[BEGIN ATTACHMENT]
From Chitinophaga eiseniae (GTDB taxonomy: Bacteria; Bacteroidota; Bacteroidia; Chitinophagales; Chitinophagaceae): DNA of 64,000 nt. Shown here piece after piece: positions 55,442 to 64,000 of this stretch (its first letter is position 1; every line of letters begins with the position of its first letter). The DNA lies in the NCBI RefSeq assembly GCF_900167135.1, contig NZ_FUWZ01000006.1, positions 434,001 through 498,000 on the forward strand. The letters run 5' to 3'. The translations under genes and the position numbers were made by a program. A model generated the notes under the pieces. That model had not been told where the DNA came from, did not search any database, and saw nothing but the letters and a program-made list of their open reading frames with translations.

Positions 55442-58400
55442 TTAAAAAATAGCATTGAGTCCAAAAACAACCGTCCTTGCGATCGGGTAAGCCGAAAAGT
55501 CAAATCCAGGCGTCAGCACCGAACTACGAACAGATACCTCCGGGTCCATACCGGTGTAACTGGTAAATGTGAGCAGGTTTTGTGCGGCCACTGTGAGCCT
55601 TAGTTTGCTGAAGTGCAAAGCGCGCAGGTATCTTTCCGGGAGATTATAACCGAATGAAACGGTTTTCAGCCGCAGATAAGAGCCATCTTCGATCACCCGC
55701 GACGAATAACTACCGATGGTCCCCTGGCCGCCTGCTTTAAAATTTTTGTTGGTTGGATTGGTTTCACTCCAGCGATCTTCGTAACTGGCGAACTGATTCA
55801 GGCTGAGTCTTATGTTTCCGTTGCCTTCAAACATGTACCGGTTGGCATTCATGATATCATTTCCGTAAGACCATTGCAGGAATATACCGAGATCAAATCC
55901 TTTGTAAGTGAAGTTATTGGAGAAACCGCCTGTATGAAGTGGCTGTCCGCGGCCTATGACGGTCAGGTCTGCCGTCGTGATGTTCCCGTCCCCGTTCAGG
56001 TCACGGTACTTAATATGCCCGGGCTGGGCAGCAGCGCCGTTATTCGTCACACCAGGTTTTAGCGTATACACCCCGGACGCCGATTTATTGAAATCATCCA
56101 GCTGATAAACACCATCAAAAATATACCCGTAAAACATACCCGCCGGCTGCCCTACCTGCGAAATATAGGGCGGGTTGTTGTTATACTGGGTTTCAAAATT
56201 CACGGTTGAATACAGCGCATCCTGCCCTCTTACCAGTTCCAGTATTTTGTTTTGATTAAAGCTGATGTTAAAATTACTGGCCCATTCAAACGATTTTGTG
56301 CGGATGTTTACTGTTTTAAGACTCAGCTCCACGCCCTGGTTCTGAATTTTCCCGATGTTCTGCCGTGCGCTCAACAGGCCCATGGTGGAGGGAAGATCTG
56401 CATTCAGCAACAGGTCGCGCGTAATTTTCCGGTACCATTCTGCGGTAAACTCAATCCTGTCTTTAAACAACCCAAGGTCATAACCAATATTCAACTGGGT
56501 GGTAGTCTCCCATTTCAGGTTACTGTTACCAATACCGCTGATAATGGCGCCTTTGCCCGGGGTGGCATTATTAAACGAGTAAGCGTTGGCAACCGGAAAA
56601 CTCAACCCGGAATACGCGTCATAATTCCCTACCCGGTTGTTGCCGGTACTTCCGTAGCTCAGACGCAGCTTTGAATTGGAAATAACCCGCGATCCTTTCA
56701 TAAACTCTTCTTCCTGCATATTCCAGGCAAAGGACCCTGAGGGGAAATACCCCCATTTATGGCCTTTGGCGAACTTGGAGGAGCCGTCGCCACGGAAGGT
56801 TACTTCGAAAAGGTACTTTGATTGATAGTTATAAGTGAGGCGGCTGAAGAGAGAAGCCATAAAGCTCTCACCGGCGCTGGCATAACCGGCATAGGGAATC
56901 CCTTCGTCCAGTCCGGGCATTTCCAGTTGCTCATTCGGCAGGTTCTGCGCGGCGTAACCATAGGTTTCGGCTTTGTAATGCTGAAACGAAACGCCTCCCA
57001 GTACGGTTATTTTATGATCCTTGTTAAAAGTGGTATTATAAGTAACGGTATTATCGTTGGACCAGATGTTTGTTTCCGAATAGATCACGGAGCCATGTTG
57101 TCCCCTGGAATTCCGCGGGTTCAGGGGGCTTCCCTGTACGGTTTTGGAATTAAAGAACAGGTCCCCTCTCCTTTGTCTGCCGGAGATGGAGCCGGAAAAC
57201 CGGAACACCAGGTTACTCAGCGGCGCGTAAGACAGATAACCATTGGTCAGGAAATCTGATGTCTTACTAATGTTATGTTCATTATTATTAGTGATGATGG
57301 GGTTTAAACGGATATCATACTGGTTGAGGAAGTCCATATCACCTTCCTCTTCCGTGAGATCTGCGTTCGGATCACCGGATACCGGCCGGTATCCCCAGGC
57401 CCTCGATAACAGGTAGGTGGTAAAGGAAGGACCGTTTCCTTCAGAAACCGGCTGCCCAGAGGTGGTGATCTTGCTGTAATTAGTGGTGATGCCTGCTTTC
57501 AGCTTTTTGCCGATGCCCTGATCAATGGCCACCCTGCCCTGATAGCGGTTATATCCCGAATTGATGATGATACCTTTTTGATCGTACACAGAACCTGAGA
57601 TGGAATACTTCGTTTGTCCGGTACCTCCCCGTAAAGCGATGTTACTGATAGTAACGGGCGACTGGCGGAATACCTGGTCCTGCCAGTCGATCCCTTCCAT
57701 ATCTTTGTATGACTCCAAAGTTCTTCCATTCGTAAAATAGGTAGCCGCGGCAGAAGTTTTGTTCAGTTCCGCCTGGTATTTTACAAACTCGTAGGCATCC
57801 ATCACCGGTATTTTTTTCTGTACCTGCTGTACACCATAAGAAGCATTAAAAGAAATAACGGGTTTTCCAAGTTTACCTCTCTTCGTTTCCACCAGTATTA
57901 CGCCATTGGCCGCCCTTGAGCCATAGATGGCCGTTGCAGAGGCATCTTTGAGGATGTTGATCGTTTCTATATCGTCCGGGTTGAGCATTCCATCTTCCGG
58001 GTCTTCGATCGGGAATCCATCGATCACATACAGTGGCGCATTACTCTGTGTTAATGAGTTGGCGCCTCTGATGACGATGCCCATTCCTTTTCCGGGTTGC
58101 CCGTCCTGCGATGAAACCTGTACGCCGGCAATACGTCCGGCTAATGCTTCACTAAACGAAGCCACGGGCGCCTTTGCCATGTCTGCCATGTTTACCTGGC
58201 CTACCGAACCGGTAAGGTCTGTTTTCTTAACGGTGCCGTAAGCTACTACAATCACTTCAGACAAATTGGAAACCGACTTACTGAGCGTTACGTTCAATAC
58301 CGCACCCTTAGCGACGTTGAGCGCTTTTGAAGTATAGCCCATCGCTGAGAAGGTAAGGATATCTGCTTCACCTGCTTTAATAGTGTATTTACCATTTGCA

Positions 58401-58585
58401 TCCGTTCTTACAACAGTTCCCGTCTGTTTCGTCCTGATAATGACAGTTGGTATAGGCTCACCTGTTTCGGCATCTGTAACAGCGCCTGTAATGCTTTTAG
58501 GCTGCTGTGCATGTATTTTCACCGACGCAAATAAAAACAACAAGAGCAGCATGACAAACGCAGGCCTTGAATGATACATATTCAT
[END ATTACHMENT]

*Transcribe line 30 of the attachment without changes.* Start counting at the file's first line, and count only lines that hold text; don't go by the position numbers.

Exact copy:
58101 CCGTCCTGCGATGAAACCTGTACGCCGGCAATACGTCCGGCTAATGCTTCACTAAACGAAGCCACGGGCGCCTTTGCCATGTCTGCCATGTTTACCTGGC